What Is Enduro Mountain Biking? A Beginner’s Guide To Enduro Racing

Experienced mountain biker Robbie Ferri walks you through the basics of Enduro MTB racing

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reviewed by Rory McAllister

A thrilling blend of technical descents, challenging climbs, and adrenaline-fueled competition, enduro mountain biking has emerged as one of the most popular disciplines in mountain biking.

Enduro mountain biking is a multi-stage racing format that combines elements of downhill and cross-country riding. Enduro races feature specific timed segments, but riders are untimed while they ride between the transition segments in between.

In this beginner’s guide, we’ll delve into the heart-pounding world of enduro racing, unraveling its unique format, equipment requirements, and essential skills needed to conquer the trails.

Get ready to discover the foundations that define this dynamic and rewarding discipline.

An enduro mountain bike racer takes off from a jump in Wales.
© Dan Griffiths/Red Bull Content Pool

What Is Enduro Mountain Biking?

Enduro mountain biking is a unique format of off-road racing.

In an enduro race, you go through multiple timed sections, and in between each section, you travel to the next timed section at your own pace.

The timed sections tend to be primarily downhill, with the climbs usually completed as untimed transition sections.

An enduro race can last a day or multiple days. Riders can go through up to around six timed segments a day, and the rider with the fastest overall time through all the timed sections put together is the winner.

Enduro offers a mix of the best mountain biking has to offer. It has the technicality of downhill racing and the speed and elevation you would expect from XC (cross country) riding

When it comes to enduro riding, if you want to win races, you must be fit and have a lot of excellent technical skills when it comes to off-road riding. Also, having lots of confidence when it comes to big drops and rock gardens goes a long way. 

A Community Like No Other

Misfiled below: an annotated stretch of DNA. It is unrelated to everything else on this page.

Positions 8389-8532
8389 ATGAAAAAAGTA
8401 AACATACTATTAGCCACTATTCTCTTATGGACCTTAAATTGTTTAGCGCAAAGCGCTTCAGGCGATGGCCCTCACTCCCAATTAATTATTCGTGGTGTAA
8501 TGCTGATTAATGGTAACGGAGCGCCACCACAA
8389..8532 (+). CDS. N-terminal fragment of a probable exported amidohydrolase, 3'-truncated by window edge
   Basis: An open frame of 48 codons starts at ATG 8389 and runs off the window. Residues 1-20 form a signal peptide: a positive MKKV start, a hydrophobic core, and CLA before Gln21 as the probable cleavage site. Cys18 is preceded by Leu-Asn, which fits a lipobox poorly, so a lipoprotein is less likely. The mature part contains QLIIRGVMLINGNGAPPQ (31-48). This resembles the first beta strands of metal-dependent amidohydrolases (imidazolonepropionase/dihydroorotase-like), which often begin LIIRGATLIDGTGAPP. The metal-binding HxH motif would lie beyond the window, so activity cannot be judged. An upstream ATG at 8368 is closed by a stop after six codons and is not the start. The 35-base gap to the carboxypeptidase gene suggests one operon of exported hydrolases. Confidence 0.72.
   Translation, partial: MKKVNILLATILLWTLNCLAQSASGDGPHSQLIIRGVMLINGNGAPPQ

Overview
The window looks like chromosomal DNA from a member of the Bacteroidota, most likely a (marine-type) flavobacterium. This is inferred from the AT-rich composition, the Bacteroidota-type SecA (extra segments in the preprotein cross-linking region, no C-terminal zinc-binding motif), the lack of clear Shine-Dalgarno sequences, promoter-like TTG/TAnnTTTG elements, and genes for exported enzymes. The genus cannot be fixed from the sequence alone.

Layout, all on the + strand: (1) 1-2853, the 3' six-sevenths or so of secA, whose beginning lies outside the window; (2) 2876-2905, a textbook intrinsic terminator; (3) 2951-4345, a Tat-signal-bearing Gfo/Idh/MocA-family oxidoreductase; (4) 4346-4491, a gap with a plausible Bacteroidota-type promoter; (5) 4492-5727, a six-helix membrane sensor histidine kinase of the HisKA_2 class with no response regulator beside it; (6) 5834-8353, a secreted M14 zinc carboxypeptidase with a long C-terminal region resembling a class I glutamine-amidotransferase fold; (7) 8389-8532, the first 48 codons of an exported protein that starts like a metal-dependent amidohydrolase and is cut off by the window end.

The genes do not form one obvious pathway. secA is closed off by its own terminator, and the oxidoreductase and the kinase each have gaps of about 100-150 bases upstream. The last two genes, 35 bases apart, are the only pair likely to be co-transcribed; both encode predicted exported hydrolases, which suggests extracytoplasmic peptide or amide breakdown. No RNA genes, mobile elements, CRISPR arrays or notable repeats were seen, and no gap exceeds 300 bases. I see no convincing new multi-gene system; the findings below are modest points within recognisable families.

One thing that has really helped the popularity of enduro racing is the community around it. With the way the racing is structured, you have cyclists going all out on the timed sections and then pacing on the non-timed sections.

Not only is this amazing for the athletes, but it also makes a great watch as you get the option to watch the action or see the riders in between. It’s an amazing experience not just for the competitors but also for the spectators.

What Does An Enduro Mountain Bike Look Like?

An enduro mountain bike rider charges through a forest.
© Nacho Trueba/Red Bull Content Pool

An enduro mountain bike has a very challenging job. It has to be rugged and fast, and it also needs the ability to go on very rough off-road terrain.

Enduro mountain bikes share many common traits with downhill mountain bikes in their geometry and design features, but with a crucial difference: enduro bikes need to perform well riding uphill, as well as down.

This is primarily reflected in the bike’s weight. Downhill mountain bikes are very heavy, as you’re expected to spend minimal time climbing on them. Enduro bikes are considerably lighter so you don’t burn too much energy climbing during transitions.

However, they’re still heavier than other MTB styles such as XC mountain bikes, because the uphill sections generally aren’t timed. Therefore, while remaining lightweight is important, it’s not an absolutely key priority.

Here’s what you can typically expect from an enduro bike compared to a typical mountain bike.

Full Suspension

Enduro bikes will generally be full suspension. This means you will have not just front suspension forks but also a rear shock. You will often see riders on suspension travel anywhere from 140 mm to 180 mm.

Many manufacturers struggle to find the balance between component weight and ability. Enduro bikes need to be light, strong, and aerodynamic and must also be very capable of pushing riding to extremes.

Components To Improve Control

Enduro bikes often come with wider handlebars, a shorter stem, and wider tires to help grip and control the tough descents. Another great addition is a dropper post, so the rider can get low and ensure they can maneuver their weight around the bike.